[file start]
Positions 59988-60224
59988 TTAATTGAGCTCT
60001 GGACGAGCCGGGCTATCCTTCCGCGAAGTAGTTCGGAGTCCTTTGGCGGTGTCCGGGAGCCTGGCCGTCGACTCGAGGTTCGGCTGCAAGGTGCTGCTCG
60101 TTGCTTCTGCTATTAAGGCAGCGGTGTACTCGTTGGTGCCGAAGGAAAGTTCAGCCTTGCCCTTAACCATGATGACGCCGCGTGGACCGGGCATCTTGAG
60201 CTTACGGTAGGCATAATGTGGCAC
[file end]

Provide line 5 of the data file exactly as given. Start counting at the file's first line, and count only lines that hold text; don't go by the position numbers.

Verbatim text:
60201 CTTACGGTAGGCATAATGTGGCAC